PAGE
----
The second week of November has come up on us quickly, and it would be an understatement to say it’s merely been eventful. This time of year is one that craves comfort foods under normal circumstances. On top of an already busy and stressful time, I’ve been feeling under the weather this week and I need them now more than ever – maybe you feel the same. In that case, it seems all the more reason to share something hearty and beautiful that you can make and share with the people you care about: the first entree to appear on this site and the second installment in the current recipe series, An Autumn Affair: Apple and Sausage Stuffed Acorn Squash.
I’ll start with the second best thing about this dish – its presentation. I absolutely love the look of anything that can be served in an edible vessel, and this one certainly dresses up for company. My pictures don’t do it justice, but the colors of the vegetables in the stuffing layered inside a green or yellow-patterned acorn squash look like something out of a magazine. It’s a little rustic, but in a classy, I-meant-to-do-this-kind-of-way.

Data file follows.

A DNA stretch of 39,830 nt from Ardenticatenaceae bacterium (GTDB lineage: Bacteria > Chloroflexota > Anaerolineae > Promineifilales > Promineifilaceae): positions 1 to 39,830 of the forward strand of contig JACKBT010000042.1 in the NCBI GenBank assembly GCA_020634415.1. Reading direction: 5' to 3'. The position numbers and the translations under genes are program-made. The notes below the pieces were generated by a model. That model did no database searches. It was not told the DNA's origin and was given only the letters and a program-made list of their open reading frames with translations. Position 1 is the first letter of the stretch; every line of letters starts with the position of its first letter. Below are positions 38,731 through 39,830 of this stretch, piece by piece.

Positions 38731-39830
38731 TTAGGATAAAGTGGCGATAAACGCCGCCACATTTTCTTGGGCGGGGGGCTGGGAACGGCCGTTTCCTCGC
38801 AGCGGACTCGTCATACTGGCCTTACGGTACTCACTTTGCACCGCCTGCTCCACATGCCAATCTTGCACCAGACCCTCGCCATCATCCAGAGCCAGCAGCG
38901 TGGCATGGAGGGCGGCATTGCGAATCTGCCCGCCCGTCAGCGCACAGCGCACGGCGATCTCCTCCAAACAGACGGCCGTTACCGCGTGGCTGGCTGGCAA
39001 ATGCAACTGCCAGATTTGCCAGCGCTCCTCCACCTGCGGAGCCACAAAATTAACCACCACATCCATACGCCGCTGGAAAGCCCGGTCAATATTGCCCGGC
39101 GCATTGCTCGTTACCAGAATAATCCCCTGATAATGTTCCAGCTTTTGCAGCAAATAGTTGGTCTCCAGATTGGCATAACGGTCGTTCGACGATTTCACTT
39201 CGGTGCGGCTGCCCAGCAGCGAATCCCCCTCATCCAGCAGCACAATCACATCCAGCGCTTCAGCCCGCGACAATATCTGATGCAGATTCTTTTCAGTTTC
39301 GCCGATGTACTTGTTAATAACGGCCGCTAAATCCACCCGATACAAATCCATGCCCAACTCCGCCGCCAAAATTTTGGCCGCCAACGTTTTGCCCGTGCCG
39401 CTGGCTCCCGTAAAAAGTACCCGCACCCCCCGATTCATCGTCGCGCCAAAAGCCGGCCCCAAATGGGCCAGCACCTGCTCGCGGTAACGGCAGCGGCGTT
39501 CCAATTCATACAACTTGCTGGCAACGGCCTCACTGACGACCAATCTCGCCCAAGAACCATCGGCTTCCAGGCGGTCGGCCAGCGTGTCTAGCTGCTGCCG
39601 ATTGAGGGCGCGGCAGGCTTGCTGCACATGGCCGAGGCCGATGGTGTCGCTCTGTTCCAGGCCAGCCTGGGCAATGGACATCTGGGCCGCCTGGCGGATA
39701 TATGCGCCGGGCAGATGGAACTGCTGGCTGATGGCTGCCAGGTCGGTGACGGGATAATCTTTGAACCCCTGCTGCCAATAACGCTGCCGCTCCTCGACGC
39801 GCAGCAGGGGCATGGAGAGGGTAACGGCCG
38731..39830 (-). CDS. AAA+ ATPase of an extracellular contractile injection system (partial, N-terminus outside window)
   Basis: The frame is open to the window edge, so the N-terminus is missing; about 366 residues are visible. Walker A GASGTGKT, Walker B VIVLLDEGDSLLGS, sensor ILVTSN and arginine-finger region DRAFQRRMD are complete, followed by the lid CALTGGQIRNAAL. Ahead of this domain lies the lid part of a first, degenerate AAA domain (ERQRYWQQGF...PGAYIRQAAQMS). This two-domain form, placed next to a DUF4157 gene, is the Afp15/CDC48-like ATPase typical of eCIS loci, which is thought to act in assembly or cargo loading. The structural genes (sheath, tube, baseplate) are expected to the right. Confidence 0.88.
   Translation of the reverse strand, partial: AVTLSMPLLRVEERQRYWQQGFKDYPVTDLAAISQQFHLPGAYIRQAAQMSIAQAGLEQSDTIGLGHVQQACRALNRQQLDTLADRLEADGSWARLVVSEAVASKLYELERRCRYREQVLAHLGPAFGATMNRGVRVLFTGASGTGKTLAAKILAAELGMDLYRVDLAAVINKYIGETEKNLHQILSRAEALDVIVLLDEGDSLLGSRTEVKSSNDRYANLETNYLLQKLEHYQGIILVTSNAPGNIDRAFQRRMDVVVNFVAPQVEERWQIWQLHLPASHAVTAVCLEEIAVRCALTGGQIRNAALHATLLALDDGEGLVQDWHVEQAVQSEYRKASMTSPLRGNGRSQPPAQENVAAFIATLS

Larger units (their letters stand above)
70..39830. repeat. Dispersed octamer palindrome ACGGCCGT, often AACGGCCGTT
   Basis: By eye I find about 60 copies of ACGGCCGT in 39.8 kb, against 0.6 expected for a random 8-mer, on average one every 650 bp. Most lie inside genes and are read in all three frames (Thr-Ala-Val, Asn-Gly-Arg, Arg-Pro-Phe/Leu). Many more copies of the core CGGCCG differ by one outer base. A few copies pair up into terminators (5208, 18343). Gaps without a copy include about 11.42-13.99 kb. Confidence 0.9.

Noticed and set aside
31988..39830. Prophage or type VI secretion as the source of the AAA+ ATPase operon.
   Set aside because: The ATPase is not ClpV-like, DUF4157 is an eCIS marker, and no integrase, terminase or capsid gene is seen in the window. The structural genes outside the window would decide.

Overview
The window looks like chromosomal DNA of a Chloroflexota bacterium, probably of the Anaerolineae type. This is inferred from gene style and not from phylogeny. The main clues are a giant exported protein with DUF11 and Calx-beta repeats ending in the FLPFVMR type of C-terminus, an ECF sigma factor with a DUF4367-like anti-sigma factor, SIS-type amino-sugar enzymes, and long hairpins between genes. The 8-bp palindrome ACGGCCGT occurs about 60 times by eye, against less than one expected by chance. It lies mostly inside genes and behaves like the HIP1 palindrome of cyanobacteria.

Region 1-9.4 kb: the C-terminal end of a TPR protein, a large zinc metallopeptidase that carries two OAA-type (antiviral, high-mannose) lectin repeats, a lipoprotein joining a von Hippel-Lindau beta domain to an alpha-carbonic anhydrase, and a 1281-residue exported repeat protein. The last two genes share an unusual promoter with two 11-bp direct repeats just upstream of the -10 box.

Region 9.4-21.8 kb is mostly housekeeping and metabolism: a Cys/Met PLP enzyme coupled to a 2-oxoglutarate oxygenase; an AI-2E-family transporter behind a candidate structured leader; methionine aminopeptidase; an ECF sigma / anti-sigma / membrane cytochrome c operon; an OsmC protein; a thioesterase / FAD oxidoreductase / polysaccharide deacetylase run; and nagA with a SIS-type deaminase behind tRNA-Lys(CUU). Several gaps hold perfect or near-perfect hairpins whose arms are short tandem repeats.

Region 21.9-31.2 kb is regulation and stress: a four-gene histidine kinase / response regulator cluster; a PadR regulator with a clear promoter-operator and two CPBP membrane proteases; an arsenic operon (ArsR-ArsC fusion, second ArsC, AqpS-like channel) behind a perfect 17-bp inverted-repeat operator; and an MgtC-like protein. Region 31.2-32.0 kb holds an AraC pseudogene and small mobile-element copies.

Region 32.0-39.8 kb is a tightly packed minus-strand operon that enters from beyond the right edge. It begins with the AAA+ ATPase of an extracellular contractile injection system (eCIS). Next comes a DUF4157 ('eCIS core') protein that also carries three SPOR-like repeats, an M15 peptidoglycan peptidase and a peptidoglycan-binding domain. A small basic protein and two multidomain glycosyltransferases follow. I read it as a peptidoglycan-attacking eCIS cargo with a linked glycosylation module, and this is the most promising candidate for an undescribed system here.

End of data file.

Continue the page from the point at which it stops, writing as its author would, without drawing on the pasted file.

Additionally, stuffed acorn squash is quite simple to make and incredibly hearty, making for both a great cold-weather entertaining dish or a weeknight family meal depending on your needs. The only thing to keep in mind is that it does require a lot of chopping, so if you don’t have a spouse, friend, or child to enlist as a sous chef, make sure you factor in the time needed to get it all done by yourself. If time is a factor though, you’re in luck – this recipe can easily be prepared ahead of time. I include instructions for that in the recipe below.
But the very best thing about this dish is its versatility. The recipe below is my favorite configuration (especially for entertaining), but stuffed acorn squash is a great way to use up whatever ingredients you have in your fridge in a new way. I learned the template recipe from Alana Chernila’s book, Homemade Kitchen: Recipes for Cooking with Pleasure. This is one of those cookbooks that will become a go-to for staple recipes, but can also be read cover to cover for inspirational ideas. Within a few pages, I felt like I’d found a kindred spirit in the kitchen. I’m a huge fan of this book and encourage you to take a look.